Oswaldo Arcia – OF, MIN
The Twins have made no secret of the fact that they’re very high on Arcia as a prospect. Despite the fact that he arrived at spring training this year with only 69 games of experience above Single-A, having been promoted to Class-AA New Britain midway through 2012, he got the opportunity to start in a couple big-league exhibition games and was sent straight to Triple-A to open his season.
Now a red-hot start in Rochester and circumstances affecting the big-league club have opened the door for the 21-year-old to make an impact in the majors. Arcia was called up for a one-game stint earlier this week to fill in for Wilkin Ramirez, who left the team briefly for the birth of his son, and went 1-for-3 but drove three balls to the outfield. Now, with Darin Mastroianni landing on the disabled list, Arcia has quickly been recalled for a lengthier audition.
The Twins will have to juggle their lineup a bit to find regular room for the corner outfielder, as they’re already well stocked at the positions he plays (LF/RF/DH), but they’re certainly not calling him up to sit on the bench. He’ll likely find his way into lineup at all three of those spots, and he may occasionally spell struggling Aaron Hicks in center although by no means is that Arcia’s natural position.
When he’s in the lineup, Arcia will be one to watch. His rise through the minors has been meteoric, particularly in a Twins organization with an historical tendency to take it slow with prospects. Signed as an international free agent out of Venezuela, the sweet-swinging lefty really broke onto the prospect scene last year, hitting .320/.388/.539 with 17 homers and 98 RBI in 124 games between Single-A and Double-A. He has hit at every level, including Triple-A where he’d registered a ridiculous .394/.474/.727 line with three homers in 10 games this year before the call-up.
Arcia is still young and has been somewhat susceptible to left-handed pitchers at times, but his bat is one of the most promising in all of the minor leagues, so it will be exciting to see what he can do in the coming weeks. Mastroianni is likely to be on the shelf for a while, so Arcia should have some time to show what he can do, and if he lives up to his offensive potential the Twins will have an awfully tough time sending him back down.
Collin Cowgill - OF, NYM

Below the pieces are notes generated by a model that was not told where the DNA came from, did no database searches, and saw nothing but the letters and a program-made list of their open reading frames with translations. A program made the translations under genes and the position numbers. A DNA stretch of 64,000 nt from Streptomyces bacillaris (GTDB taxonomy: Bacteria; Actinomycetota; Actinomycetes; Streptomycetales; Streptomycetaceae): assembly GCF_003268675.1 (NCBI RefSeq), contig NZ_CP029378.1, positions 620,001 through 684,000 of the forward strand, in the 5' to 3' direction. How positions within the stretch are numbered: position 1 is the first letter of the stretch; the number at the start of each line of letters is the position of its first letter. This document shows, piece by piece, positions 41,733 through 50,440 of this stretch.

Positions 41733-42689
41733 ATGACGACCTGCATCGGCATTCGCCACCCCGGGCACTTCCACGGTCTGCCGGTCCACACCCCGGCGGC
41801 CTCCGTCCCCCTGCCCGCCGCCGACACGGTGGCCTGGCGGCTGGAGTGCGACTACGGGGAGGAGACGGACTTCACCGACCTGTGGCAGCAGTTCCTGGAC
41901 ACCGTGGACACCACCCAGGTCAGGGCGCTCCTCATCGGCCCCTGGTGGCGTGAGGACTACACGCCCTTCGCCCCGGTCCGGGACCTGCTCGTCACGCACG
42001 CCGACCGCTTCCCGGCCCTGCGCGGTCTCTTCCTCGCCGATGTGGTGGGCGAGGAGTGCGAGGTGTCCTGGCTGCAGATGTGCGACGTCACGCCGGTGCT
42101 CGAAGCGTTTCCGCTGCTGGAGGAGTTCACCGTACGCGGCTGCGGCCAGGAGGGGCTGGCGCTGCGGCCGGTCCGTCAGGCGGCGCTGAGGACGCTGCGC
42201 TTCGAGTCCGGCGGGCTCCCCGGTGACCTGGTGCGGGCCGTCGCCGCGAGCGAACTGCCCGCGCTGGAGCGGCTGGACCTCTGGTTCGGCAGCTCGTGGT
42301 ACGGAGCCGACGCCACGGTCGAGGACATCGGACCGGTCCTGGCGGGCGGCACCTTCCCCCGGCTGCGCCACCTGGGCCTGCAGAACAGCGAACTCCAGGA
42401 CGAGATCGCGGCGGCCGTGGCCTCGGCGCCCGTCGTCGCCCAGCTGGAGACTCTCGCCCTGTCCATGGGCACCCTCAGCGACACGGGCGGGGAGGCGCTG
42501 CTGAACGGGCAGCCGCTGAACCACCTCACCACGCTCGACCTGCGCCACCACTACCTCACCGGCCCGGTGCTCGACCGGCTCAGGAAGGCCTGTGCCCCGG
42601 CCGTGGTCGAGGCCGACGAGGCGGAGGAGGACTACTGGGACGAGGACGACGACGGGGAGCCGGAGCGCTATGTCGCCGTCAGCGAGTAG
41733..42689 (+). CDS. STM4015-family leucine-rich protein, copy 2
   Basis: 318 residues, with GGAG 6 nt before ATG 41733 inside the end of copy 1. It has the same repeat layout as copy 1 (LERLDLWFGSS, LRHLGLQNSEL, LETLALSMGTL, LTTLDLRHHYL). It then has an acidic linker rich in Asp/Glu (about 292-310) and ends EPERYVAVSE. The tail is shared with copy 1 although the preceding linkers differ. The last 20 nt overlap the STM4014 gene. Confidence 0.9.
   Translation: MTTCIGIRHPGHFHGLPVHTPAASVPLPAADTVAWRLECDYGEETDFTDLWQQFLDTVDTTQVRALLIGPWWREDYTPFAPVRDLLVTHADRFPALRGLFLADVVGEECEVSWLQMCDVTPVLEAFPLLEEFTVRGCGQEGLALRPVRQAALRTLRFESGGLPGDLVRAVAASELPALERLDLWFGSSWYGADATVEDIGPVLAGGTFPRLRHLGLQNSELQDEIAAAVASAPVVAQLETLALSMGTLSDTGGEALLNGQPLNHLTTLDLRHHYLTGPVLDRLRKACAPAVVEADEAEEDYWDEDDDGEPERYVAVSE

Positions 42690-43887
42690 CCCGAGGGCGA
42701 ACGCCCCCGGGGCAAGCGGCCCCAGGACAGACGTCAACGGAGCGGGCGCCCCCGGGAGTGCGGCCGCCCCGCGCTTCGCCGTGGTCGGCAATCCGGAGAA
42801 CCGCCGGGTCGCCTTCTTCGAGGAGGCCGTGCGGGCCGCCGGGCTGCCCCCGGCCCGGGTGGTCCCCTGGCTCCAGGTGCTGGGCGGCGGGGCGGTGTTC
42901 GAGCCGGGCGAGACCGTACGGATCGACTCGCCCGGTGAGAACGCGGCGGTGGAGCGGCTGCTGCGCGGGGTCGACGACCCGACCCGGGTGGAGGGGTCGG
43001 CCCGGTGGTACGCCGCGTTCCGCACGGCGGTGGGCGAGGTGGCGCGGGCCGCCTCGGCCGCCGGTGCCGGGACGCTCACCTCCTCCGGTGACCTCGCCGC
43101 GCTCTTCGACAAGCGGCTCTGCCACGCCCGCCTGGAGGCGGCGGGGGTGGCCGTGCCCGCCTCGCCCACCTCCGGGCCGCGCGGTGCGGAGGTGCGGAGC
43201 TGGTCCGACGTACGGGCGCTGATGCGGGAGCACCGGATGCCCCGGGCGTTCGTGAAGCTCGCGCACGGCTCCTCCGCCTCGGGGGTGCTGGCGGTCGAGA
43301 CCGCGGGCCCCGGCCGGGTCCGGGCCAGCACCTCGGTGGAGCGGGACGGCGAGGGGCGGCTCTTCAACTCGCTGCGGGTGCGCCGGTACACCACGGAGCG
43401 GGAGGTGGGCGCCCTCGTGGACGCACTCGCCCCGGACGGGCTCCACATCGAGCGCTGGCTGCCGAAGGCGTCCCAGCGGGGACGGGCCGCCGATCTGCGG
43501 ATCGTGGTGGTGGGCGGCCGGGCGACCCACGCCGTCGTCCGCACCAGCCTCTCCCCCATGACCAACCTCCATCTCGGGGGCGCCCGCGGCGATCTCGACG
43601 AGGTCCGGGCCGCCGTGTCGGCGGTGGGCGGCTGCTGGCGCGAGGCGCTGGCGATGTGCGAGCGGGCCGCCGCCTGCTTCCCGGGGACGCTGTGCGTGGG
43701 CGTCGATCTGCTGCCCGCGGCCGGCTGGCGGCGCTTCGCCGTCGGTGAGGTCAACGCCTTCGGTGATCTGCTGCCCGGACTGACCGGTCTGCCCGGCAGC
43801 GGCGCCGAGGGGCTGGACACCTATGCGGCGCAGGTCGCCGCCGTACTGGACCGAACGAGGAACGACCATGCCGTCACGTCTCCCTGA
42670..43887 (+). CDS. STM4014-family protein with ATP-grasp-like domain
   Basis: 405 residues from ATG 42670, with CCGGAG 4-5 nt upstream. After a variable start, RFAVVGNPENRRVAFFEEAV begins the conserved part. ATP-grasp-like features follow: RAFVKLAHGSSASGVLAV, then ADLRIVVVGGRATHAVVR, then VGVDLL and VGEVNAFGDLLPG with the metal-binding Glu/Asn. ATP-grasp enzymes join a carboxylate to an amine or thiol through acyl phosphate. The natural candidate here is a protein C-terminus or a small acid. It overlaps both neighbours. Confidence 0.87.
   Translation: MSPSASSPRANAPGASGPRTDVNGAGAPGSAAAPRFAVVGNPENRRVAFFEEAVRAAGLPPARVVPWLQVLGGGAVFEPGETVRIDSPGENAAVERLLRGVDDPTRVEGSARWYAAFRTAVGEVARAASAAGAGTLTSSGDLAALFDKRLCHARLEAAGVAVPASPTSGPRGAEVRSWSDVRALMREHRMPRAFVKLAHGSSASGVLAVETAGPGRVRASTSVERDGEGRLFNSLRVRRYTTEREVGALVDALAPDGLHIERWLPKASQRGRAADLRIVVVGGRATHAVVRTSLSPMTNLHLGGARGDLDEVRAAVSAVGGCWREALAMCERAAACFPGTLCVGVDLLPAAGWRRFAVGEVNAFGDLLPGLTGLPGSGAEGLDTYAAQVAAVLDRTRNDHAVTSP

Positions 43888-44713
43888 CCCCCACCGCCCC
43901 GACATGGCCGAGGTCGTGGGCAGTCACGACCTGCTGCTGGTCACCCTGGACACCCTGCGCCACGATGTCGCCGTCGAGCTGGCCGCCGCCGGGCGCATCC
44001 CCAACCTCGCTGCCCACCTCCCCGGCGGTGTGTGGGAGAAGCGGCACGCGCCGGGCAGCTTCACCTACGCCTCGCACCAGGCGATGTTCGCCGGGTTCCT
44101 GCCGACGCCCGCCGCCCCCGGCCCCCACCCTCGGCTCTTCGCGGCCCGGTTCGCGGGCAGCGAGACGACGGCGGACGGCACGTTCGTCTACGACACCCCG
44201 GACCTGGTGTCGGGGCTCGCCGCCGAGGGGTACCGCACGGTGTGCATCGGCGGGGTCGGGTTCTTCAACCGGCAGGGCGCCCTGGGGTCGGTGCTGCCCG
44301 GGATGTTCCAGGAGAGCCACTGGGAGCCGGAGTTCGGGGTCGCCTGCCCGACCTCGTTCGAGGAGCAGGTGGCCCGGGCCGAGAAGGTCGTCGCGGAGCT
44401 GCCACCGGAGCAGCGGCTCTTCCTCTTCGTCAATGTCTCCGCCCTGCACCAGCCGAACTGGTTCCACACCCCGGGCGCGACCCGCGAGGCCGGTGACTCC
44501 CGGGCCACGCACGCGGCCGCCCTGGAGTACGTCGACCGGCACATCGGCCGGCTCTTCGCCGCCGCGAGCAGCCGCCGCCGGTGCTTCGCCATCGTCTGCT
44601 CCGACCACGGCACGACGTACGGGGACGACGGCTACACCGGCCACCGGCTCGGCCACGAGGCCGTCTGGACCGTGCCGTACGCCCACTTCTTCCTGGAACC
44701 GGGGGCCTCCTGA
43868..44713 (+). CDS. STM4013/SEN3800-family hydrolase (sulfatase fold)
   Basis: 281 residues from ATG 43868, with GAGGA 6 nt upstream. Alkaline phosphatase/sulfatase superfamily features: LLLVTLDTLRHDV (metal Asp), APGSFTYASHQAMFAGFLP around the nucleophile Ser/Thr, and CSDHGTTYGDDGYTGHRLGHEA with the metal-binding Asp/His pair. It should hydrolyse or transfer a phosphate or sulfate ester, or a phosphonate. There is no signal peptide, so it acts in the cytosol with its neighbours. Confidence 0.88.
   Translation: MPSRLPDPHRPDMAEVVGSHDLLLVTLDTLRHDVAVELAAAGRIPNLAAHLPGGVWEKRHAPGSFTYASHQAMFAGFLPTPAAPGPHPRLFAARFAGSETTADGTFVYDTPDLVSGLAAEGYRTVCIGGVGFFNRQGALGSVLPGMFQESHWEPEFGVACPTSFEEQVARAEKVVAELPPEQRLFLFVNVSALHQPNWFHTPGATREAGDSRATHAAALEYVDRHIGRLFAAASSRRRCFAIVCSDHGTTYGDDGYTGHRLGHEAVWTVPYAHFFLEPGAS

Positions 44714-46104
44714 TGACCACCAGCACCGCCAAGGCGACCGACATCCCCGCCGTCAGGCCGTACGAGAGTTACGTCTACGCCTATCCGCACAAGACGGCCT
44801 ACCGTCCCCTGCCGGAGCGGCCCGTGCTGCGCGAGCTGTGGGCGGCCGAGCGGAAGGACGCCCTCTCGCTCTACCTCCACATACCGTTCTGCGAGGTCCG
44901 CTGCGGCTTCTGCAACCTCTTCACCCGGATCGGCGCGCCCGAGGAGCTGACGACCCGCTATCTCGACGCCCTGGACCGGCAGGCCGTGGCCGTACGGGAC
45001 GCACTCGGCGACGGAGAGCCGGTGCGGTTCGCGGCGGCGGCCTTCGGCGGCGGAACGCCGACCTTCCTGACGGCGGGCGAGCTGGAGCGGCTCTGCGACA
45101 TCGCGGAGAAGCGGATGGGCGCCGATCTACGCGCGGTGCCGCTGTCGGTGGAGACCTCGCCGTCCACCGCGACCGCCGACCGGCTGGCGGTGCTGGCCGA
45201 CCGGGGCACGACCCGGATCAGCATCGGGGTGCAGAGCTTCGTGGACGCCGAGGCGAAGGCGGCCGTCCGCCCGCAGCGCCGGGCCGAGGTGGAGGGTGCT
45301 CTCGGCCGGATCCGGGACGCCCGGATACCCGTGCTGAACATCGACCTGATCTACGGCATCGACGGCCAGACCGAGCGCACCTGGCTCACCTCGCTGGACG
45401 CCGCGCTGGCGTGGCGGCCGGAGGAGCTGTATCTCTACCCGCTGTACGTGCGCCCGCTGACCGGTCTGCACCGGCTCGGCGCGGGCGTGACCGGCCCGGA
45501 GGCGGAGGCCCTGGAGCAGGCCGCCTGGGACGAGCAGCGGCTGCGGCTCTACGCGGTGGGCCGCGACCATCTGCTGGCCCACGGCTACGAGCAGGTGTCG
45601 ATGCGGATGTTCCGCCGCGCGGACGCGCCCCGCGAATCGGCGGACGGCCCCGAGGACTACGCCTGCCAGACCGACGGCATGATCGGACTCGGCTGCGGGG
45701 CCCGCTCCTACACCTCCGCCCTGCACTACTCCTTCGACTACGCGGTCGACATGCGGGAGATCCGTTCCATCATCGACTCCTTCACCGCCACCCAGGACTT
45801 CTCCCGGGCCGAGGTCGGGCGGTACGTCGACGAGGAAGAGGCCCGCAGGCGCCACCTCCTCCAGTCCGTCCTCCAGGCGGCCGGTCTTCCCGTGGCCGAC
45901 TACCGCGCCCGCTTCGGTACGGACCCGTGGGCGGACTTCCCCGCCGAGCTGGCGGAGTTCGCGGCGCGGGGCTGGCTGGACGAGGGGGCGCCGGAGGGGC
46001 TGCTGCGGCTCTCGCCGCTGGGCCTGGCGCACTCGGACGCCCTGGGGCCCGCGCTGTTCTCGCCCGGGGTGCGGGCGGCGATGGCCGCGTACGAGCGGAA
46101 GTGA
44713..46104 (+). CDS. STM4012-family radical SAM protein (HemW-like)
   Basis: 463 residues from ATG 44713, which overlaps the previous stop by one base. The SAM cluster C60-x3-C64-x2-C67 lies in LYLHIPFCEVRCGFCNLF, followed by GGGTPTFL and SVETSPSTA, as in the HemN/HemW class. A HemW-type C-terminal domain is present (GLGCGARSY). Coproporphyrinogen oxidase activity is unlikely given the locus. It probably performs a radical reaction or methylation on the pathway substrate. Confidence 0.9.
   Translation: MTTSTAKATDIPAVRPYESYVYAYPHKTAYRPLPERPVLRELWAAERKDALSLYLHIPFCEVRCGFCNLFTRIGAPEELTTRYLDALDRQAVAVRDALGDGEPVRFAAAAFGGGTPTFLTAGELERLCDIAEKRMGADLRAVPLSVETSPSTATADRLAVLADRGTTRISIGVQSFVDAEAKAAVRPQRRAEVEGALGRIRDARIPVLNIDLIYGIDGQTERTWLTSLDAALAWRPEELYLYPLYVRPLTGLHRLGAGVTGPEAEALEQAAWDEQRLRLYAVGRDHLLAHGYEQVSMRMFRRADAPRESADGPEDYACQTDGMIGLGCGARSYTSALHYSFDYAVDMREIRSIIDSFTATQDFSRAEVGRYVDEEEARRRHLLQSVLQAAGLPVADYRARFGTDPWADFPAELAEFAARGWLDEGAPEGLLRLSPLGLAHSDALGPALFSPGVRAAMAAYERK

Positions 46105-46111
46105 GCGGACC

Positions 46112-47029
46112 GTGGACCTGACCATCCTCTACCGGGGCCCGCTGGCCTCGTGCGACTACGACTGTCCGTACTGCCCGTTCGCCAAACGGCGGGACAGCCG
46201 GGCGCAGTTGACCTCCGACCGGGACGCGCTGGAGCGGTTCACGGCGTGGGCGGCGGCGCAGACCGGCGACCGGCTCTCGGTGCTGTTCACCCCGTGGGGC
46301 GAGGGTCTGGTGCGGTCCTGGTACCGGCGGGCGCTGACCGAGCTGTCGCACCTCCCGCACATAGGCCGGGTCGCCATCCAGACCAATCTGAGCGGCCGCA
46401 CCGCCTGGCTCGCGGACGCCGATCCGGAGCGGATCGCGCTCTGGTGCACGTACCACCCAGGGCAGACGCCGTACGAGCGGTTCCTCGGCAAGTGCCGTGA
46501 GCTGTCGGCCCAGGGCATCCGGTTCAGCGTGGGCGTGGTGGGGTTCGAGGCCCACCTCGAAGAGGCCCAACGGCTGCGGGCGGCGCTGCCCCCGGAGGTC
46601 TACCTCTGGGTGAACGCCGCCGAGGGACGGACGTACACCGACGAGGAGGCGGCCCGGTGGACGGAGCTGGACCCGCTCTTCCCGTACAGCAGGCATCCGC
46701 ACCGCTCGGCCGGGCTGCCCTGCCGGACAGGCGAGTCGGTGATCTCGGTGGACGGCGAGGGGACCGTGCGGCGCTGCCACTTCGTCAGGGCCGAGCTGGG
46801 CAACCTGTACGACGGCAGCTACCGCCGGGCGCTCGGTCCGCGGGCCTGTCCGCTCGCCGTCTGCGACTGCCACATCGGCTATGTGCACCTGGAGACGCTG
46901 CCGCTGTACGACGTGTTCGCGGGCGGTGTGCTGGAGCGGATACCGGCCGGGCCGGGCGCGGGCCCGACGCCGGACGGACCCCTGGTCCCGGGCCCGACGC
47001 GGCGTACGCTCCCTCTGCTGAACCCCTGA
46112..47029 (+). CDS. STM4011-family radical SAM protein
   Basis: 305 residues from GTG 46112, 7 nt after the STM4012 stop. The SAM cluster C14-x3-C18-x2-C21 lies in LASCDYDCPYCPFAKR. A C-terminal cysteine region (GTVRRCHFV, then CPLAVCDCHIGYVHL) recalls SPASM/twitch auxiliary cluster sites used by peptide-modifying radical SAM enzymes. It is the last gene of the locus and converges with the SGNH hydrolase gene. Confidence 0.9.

After winning a job as the Mets' everyday center fielder by posting a 969 OPS with five homers in spring training, Cowgill wasted no time making the New York brain trust look smart with a huge Opening Day performance that included a grand slam and a double.
That explosion and the spring numbers overstated Cowgill's ability, and -- sure enough -- he's cooled off considerably since. But he is an interesting player with a fantasy-friendly skill set, and now that he's got a gig that assures him regular playing time (at least for the time being) he's absolutely worth a look in deeper leagues.
A former fifth-round draft pick by the Diamondbacks, Cowgill spent time in the Arizona and Oakland systems before latching on with the Mets in an offseason trade. While in the minors, he's hit .291/.371/.470 with 51 homers and 80 steals in 423 career games. The power and speed haven't really manifested in his short major-league stints up to this point, but we'll see what he can do with an opportunity to get comfortable in Queens.
The big key for the righty-swinging Cowgill will be showing effectiveness against right-handed pitching, which has been a significant hurdle thus far in his short big-league career. The 27-year-old owns a .217/.261/.287 career line against same-sided hurlers, and that's simply not going to cut it if he wants to forge a career as a starter. So far this year he's hitting .176 with five strikeouts and no walks in 17 plate appearances against righties, but both of his home runs have come against them, so there's that.
It will be interesting to see how much Terry Collins lets the swift center fielder run on the basepaths. Cowgill was a very efficient stealer in the minors, with an 82 percent success rate on 98 career attempts, and in 2011 he swiped 30 bags in Triple-A.
If he can find that aspect of his game while sharpening up against right-handed pitchers, Cowgill presents a nice power/speed combo that you won't be able to find in many other players so widely available in deep leagues.
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